wKeep walking around Melbourne for a little while and you’ll start to see ghosts. Take a look at any old building in town or any faded suburban milk bar, and you’ll spot it: faded logos and signs of companies and products often long gone, telling the history of a building like the rings in a tree.
Sean Reynolds is a fan of these “ghost signs,” and he has closures to “thank her, and blame her for it,” he says. He moved to Melbourne from the US eight years ago, but was initially fascinated by the streamers as he walked Yarraville and Footscray with his young daughter during lockdown day trips.
“I’m American—I don’t have any cultural context for this stuff—so for me, it’s all new,” he said. He loved the faded, hand-painted signs, the intricate glasswork and the old factories of brands he’d never heard of: Peter’s ice cream, Uncle Toby’s, twenty-four pies. He started posting the photos to Instagram, “to keep a running record of what I was finding” — and before long, @melbourne_ghostsigns had over 23,000 followers. He now gets between 10 and 20 tips a day on where to find more.
“There are a lot of people documenting these things,” he said, “but not a lot of people researching their history.” “So I started doing that — like, What are Robur teas? I wanted to know the stories behind them.”
“I think people think I’m crazy, the amount of work I put in on it. But it’s my hobby. It’s like solving a puzzle, in a way — I know the history of Melbourne really well, in a way that not a lot of people do. As an American immigrant, that’s probably very alien to people!” “
Reynolds is now part of a broader social media trend of popular accounts documenting life in Melbourne: such as TikToker Garden State Journal, whose videos of everyday life in suburban Melbourne are viewed by thousands; or @housesofnorthandwestmelbourne on Instagram, which posts a history of the old homes in the northwest of the city.
“Every sign tells a story,” says Reynolds. “It may sound obnoxious, but I call myself a cultural archaeologist—discovering these stories that may not have been thought of in 100 years.”
“I don’t monetize it at all, I just love doing it. It’s become an obsession — I know that sounds unhealthy!”
His publications are often rich in tragedies, pieced together from old newspapers: buildings full of murders, court cases, bad husbands, bad wives. Some are lighter, like the pastry chef tasked with baking the world’s largest cake, or state icons like Little Audrey, dotting the Richmond skyline. Many are simply about the march of time: groceries once passed from father to son, factories that now remain silent.
Outside of his day job in marketing, once or twice a week Reynolds goes for walks around a suburb and takes pictures. He marks flagged sites on Google Maps and goes searching — “I’m often not quick enough to catch them before they’re demolished” — then digs into history, using State Library, Trove and even real estate listings.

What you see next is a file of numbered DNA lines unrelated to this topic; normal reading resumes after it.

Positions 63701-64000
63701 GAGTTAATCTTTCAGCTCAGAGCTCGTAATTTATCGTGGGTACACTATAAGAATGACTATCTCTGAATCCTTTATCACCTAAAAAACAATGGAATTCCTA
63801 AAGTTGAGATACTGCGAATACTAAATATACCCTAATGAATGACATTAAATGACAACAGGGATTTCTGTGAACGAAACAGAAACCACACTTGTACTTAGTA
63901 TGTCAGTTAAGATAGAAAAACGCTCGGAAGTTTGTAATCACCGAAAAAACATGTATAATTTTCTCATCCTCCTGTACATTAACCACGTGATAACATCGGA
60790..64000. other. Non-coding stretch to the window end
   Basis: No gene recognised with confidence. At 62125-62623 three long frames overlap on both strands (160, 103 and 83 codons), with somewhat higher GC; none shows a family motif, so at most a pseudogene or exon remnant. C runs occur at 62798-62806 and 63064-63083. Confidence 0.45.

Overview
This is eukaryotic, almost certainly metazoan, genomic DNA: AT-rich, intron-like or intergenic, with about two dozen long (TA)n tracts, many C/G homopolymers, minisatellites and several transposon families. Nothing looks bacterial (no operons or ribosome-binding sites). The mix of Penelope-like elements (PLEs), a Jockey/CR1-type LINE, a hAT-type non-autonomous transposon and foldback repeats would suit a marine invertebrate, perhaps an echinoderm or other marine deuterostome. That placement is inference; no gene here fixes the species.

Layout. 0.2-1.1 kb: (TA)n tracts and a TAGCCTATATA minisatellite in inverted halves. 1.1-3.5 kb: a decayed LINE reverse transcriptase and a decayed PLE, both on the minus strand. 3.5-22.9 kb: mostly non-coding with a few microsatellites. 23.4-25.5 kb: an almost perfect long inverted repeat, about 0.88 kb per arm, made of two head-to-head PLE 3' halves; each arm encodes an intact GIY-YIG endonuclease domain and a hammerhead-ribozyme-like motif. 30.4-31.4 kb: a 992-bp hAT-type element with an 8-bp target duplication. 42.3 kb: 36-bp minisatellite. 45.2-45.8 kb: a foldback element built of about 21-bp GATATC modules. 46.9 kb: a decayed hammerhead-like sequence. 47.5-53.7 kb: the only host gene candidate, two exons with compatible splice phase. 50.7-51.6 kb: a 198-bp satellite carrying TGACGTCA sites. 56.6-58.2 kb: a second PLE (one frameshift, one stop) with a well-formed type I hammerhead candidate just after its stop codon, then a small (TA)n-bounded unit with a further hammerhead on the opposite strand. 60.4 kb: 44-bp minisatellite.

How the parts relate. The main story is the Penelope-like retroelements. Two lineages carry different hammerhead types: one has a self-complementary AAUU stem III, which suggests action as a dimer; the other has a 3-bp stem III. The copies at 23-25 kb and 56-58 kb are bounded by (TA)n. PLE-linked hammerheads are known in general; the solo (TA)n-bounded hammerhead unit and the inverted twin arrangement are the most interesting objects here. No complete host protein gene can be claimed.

“Then I handwritten the history of the place—like, 1970 was a milk bar, 1950 was a grocery store, 1920 was a newsagent, 1900 was a shoemaker,” he says.
He’s particularly fond of milk bars, and dedicates one day a week to #MilkBarMondays. “We didn’t have anything like that in the States—New York has bodega, but I grew up in the Midwest and all the old 7’s and 11’s corner stores were taken over. Milk bars are so cool to me,” he says.
He particularly likes Australian labels—”There’s an amazing one for Four’n Twenty pies in Albert Park, for a mustache pie”—and long-lost brands like Robur: a Melbourne tea company that started in the 1890s, when Australians Drink the world’s largest amount of tea per capita (each person enjoys about 4 to 5 kg of tea per year).
“I like Robur because it was a Melbourne company and I have such a love for Melbourne as my hometown,” he says. “I also like that the signs often just say ‘Robur’ — it’s like Nike for tea.”
Reynolds is even considering getting a tattoo of a Robur teapot, which can be seen on a building on Lygon Street in Brunswick East. “I’m very much against corporate branding, but Robur is totally gone now; he wouldn’t exploit workers or say something disgusting about LGBT people,” he laughs. “They can’t disappoint me!”
Looking for new ways to get a better view of signs can include asking to enter people’s businesses or homes. Such as the “Newman sign removed to 289 Collins Street” sign, which can be seen partly from Elizabeth Street in Melbourne; He gets a great shot after explaining his quest for a nearby beauty salon. While filming an old warehouse in North Melbourne, they are invited by a stranger to their backyard to get a better view.
“Once I start talking to people about what I do, everyone has a story,” he says. “Oh, I used to go to that store and the guy who runs it caught my eye,” or “I loved that milk bar because they always sold us cigarettes and we were underage.”
“I was recently taking pictures of an old milk bar and a lot of people from the neighborhood were coming up to me. One said, ‘This is how my kids used to make friends, they’d get an ice pole and sit on the sidewalk.'” That kind of community center is kind of gone now, which is sad.
“Documenting these things is a way for me to say, This is what was here — what we’ve made up for inconvenience, we’ve also lost in the community.”